Photo: Crosley Garrett Mill in Newtown Township, Delaware County, PA. Listed on the National Register of Historic Places in 2003. Photographed by User:Smallbones (own work), 2009, [cc-by-1.0 (creativecommons.org/publicdomain/zero/1.0/deed.en)], via Wikimedia Commons, accessed November, 2012.
County Government Center is located at 201 West Front Street, Media PA 19064; phone: 610‑891‑4270.
Created on September 6, 1789, from part of Chester County, and named for the Delaware River, which in turn had been named for Lord de la Warr, governor of Virginia. Media, its county seat since 1850, was incorporated as a borough on March 11, 1850, and named for its central location in the county. Chester, its original county seat, was the county seat of Chester County before 1788, and the temporary capital of Pennsylvania, 1681-1682, before Philadelphia was laid out. The county adopted a home rule charter in May 1975.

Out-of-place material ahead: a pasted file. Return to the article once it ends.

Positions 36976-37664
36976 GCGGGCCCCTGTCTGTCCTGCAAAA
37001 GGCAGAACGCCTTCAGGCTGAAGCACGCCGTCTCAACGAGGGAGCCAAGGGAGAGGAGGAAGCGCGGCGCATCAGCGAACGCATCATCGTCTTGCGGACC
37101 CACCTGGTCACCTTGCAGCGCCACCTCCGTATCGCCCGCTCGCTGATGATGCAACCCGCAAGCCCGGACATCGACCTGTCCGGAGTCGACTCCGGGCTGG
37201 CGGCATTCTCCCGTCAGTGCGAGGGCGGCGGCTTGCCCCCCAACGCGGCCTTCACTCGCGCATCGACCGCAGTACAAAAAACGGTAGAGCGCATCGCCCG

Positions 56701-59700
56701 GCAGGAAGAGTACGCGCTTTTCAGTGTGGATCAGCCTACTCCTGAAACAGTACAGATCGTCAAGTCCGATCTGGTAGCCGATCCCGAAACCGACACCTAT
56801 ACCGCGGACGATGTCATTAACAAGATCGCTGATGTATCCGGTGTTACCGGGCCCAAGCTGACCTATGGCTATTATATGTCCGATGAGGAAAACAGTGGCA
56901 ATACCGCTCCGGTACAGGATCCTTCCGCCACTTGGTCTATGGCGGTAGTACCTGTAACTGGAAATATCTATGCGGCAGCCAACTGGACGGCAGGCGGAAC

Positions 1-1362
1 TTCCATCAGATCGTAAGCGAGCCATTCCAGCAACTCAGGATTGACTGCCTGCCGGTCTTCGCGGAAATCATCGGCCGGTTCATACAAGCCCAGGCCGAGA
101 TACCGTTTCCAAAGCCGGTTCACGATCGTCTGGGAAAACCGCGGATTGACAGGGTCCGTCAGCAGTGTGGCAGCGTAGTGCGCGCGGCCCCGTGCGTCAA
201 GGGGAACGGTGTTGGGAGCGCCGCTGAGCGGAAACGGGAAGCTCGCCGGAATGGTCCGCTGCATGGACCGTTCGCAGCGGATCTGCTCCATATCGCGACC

Delaware includes the first permanent European settlement, the Swedes on Tinicum Island in 1643. The center of the Battle of Brandywine in 1777 was in Delaware. Phenomenal population growth occurred steadily after 1800, until a fall off began in 1980. Its many fast streams made it a milling center for lumber, grains, paper, tobacco, and textiles, and it was located on main roads south and west from Philadelphia. Shipbuilding flourished, beginning in the colonial period, and oil refineries arose in the early twentieth century. Industrial jobs brought in a large immigrant population and from 1885 to 1915 middle class families from Philadelphia relocated here. Once a strong dairy and mushroom farm area, agriculture is now almost gone. Farms occupy only 7 percent of the land. There were Underground Railroad stations in Chester Borough, Upper Darby, and Newtown Square, and Martin Luther King Jr. was educated at Crozier Baptist Seminary. Colleges and universities include Swarthmore, Haverford, Villanova, Cheyney State, and Widener.
Source: Pennsylvania State Archives